Traces of the medication can remain in the body a lot longer. A hair follicle screening, for example, can reveal evidence of Vicodin up to 90 days after the last use.
Still, users will almost always experience withdrawal once the Vicodin exits the system. The onset and duration of withdrawal can vary from person to person. The following represents a general withdrawal timeline:
Withdrawal symptoms for Vicodin begin to manifest within eight to 12 hours after the last dose. A user can experience early, flu-like symptoms such as muscle aches, runny nose, sweating, and stomach cramps.
By Day 3, the worst withdrawal symptoms will have likely passed. However, symptoms like appetite loss, diarrhea, chills, and even vomiting can persist.
By Day 6, most, if not all, of the physical symptoms will have subsided. Heavier Vicodin users will likely deal with enduring symptoms for several more days. Because Vicodin artificially boosts dopamine levels, the brain has to readjust when the drug is no longer present in the body. However, many people feel better within two weeks of the last use.
There is a distinct possibility that some Vicodin users can develop post-acute withdrawal syndrome or PAWS, which are emotional symptoms that can linger for a month or more.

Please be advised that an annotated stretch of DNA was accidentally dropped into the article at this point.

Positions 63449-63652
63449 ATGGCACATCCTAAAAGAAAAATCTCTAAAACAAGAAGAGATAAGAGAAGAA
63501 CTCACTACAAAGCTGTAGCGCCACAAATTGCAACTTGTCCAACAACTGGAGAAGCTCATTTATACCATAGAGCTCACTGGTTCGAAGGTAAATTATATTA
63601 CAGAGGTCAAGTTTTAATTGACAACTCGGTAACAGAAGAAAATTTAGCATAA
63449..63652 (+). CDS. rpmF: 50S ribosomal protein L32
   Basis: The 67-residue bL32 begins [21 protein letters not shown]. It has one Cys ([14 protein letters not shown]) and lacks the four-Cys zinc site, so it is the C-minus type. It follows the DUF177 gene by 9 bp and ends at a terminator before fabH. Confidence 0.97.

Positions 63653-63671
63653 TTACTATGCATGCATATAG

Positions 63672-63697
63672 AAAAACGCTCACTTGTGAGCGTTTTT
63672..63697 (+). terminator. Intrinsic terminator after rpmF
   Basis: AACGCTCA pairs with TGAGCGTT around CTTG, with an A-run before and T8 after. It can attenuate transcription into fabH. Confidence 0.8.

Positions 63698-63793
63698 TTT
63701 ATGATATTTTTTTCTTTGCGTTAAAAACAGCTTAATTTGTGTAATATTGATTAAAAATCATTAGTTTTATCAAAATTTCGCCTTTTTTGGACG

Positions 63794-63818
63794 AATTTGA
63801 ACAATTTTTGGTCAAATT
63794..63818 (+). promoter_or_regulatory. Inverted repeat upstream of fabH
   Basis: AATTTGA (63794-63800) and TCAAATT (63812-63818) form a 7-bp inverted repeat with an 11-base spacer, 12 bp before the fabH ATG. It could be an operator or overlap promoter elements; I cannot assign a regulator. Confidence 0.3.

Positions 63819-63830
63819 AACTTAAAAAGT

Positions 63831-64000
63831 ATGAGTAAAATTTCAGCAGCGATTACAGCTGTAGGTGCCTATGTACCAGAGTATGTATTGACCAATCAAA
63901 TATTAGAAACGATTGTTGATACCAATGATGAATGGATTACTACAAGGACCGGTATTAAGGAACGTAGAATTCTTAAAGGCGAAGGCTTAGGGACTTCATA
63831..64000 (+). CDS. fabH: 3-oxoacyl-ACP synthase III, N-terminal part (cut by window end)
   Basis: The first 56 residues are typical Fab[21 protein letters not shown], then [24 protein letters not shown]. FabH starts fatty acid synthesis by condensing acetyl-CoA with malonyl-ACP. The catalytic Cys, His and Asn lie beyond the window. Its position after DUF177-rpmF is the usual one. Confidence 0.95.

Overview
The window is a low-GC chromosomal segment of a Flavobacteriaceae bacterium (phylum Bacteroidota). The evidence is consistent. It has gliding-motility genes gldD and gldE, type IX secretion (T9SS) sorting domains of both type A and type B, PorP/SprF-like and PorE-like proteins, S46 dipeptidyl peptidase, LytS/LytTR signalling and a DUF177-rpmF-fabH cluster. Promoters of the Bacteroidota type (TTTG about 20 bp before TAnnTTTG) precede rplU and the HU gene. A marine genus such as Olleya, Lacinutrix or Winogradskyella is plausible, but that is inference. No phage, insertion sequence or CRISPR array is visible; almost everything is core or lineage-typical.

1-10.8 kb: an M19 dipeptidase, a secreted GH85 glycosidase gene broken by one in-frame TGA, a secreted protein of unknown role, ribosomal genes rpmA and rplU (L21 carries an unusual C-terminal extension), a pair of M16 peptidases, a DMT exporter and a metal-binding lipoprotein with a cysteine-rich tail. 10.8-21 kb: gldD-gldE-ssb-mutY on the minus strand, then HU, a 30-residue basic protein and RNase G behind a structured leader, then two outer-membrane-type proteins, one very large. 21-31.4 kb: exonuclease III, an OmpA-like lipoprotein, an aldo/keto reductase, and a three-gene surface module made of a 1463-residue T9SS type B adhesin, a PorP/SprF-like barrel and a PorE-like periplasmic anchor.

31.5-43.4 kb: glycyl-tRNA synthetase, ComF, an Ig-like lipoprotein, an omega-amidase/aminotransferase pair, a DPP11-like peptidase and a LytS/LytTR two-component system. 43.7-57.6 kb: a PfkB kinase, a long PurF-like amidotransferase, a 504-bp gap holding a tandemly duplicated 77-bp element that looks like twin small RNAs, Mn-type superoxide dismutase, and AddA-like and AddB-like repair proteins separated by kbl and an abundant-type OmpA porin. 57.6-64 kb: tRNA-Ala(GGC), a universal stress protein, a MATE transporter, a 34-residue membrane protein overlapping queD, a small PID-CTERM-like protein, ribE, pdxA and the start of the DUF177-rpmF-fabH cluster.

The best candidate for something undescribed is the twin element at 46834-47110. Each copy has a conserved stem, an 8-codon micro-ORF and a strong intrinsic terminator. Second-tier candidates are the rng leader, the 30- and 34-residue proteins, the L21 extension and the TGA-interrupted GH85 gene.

PAWS can generate the following effects:
Fatal opioid withdrawal is rare. However, the danger of Vicodin withdrawal is that the uncomfortable and painful symptoms can compel someone to relapse. In relapse, a person can take a large enough amount that leads to a fatal overdose.
Symptoms of overdose can include the following, according to MedlinePlus:
For opioid addiction, professional treatment is recommended over a cold turkey detox because it affords the client a medically supervised process.
Treatment starts with medical detoxification, the process in which Vicodin and other toxins are safely and comfortably removed from your body by a team of doctors, nurses, and other personnel. To block the associated withdrawal symptoms, patients can be administered approved opioid treatment medications like Suboxone or Subutex.
After detox, clients can be placed in residential treatment, which addresses the psychological and emotional effects of Vicodin addiction, including PAWS. A residential program allows you to stay at a facility where you will receive treatment, which allows you to concentrate on your recovery full time.
Plus, residential treatment will provide an array of evidence-based treatment modalities to address the root of your Vicodin abuse. Those programs include:
You can continue to receive therapy and care through an intensive outpatient program (IOP) or a partial hospitalization program (PHP). Both will allow you access to comprehensive therapy and care, while you live at home or some other independent living arrangement.
You can also get connected to a recovery community like 12-steps to give you support after treatment.